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Ireland improves in corruption index but Spain slumps

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Riot police charge at firefighters during a protest against austerity measures in front of the Catalunya Parliament in Barcelona, Spain.

Riot police charge at firefighters during a protest against austerity measures in front of the Catalunya Parliament in Barcelona, Spain.

Riot police charge at firefighters during a protest against austerity measures in front of the Catalunya Parliament in Barcelona, Spain.

IRELAND has improved its ranking in a global index of perceived official corruption.

Transparency International said Ireland moved from joint 25th place with Austria to 21st place this year.

But it was bad news for Spain as the Eurozone's fourth largest economy slumped ten places to a rank of 40 in the Corruptions Perception Index for 2013.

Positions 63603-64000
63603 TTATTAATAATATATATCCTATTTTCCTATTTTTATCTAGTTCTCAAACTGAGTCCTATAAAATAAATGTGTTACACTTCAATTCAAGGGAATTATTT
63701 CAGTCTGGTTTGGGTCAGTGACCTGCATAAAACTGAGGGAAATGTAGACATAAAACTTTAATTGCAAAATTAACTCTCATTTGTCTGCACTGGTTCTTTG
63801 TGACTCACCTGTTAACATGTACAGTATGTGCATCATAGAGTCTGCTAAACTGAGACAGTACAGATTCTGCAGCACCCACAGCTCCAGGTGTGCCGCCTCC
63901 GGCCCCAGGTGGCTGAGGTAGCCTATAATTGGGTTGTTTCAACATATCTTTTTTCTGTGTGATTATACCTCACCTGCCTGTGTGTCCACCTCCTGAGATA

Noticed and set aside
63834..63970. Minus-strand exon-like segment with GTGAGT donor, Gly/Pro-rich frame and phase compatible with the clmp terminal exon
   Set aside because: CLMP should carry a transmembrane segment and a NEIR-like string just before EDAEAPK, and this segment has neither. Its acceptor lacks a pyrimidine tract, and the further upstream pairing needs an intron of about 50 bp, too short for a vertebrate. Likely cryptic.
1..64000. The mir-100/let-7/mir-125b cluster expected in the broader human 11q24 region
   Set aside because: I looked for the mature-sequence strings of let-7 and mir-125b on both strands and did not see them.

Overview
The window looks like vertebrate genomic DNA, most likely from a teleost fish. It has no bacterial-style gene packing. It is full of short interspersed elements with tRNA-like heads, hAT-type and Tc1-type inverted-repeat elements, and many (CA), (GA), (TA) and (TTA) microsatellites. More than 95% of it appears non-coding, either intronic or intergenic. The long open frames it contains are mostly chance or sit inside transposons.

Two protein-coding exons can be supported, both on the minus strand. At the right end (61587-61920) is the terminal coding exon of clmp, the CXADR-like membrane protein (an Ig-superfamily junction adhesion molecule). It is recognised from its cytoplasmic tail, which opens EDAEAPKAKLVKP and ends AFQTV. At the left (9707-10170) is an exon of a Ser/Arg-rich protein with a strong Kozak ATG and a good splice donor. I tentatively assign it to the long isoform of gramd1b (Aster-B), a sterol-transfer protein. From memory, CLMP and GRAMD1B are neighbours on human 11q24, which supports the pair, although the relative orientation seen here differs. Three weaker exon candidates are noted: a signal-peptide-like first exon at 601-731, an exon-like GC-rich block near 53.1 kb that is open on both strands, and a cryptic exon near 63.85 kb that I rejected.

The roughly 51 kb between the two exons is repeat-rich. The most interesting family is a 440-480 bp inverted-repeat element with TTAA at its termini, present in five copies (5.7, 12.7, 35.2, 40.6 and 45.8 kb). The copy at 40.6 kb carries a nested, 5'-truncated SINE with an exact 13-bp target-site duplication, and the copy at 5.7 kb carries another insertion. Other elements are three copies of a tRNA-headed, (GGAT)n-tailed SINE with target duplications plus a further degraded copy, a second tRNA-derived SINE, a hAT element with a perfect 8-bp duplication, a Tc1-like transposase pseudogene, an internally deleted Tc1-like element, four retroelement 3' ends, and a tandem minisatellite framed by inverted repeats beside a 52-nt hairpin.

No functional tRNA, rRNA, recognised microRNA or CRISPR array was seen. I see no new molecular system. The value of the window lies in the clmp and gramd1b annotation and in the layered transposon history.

Denmark and New Zealand tied for first place out of 177 countries - meaning they were perceived to have the lowest levels of state sector graft. Finland and Sweden were joint third and Norway was ranked fifth.

The only country to tumble further was war-ravaged Syria.

Germany came in 12th, one notch better than 2012, while Japan slipped one place to 18. The United States and China were unchanged from 2012 levels at 19th and 80th place respectively.

The 2013 index ranks countries by their perceived levels of public sector corruption. The index assigns scores of between one and 100, 1 being highly corrupt and 100 clean.

 

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